24 Nov 2020 • Retail
Yes, even millennials can get into shoeshining. A YouTuber's Tokyo shop bids on the craft’s future
Yagyug Douguten took the vision of a popular YouTuber focused on the upkeep of leather shoes and developed a shop from it: Shoeboys.
Although the shoeshiner’s stand may not be the fixture it once was in cities, the practice is far from a dying art. That’s evidenced by the success of Japanese YouTuber Subaru Okuno, who, like other savvy influencers, has helped re-popularize the craft with a younger generation. With Shoeboys – a shoeshining and leather shoe shop in a residential part of Tokyo – Okuno aims to extend his impact with a physical footprint. Interior design firm Yagyug Douguten brought that idea to reality, turning a former office space into a store inspired by the street set-ups and culture of yore.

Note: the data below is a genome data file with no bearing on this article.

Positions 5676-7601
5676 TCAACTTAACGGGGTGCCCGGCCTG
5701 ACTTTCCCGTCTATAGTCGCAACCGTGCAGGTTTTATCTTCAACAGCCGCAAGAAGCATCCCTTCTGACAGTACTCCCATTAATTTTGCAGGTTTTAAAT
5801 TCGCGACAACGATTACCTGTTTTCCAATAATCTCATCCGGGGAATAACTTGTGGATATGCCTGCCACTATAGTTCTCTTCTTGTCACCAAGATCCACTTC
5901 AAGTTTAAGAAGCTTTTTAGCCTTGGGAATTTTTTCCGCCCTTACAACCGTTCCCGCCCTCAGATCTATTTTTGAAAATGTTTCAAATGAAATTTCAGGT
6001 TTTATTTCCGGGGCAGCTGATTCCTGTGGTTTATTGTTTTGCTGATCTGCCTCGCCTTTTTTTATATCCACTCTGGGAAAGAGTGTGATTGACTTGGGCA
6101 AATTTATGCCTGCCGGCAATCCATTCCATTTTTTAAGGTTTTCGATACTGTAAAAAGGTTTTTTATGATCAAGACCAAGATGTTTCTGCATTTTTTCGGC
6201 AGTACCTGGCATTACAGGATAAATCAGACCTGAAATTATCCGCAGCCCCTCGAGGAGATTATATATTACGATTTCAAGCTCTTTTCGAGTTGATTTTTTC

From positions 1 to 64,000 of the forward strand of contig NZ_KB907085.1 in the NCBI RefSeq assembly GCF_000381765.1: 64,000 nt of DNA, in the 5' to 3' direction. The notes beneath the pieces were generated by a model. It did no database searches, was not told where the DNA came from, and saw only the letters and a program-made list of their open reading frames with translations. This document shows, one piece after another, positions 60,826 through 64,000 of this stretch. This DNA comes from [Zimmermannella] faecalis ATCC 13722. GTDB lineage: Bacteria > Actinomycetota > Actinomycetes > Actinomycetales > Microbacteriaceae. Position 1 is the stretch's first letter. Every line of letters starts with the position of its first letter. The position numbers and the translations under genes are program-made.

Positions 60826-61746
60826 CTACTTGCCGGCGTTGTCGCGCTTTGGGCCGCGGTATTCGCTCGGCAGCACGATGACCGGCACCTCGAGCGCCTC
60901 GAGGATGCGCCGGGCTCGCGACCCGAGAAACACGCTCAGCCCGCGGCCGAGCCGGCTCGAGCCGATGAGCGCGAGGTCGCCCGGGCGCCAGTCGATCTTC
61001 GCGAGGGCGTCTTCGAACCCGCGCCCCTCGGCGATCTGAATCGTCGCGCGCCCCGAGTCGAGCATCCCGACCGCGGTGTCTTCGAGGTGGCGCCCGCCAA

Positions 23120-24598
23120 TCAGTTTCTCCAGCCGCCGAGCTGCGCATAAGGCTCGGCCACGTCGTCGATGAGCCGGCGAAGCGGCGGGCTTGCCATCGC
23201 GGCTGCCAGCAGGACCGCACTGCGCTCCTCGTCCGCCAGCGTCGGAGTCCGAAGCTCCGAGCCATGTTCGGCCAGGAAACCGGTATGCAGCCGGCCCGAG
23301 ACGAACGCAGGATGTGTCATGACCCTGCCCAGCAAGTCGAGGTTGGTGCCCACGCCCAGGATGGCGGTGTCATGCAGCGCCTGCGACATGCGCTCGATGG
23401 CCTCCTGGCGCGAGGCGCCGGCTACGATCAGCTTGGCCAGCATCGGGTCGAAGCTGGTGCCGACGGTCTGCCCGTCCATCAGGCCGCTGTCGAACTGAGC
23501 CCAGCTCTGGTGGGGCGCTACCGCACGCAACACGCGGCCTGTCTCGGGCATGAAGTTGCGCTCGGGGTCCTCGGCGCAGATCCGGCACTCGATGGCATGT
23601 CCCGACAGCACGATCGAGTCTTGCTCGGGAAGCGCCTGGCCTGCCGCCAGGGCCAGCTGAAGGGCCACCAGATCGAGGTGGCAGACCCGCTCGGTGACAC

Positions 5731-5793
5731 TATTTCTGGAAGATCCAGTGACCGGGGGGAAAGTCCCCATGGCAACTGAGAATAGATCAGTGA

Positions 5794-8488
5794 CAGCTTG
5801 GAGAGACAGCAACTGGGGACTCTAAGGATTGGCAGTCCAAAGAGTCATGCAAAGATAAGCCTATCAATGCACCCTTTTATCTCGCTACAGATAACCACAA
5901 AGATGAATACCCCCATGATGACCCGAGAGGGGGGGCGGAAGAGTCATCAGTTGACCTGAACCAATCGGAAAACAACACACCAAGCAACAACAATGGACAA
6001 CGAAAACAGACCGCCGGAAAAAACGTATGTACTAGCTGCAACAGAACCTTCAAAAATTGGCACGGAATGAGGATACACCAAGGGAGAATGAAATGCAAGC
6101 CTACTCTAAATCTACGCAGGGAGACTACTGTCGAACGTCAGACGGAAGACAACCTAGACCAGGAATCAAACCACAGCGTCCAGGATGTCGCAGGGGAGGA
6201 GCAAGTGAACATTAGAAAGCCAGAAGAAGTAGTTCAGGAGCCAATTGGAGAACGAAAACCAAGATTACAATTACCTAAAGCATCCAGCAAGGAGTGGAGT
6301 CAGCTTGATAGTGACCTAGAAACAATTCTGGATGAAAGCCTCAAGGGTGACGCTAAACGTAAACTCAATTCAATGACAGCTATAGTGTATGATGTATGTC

Architect Fumitaka Suzuki restored the interior, removing the additions made for the workspace (i.e. laminate flooring and plasterboard on the ceiling) while emphasizing the handiwork of the building’s original craftsman. Suzuki positioned a hut-like structure in the centre of the space to give the customers a full view of the leather-polishing magic, fashioning the surrounding area like urban walkways. The walls are a nod to the phenomenon of artists adorning downtown surfaces with stickers – over time, they can be populated with some designed by the illustrator Shiora Nato. ‘The time spent on finding the traces of craftsmen from the past, enjoying the changes over time, and gazing at an object becomes something to love and opens up our view,’ says Suzuki. ‘It has something in common with the act of polishing and cherishing leather shoes.’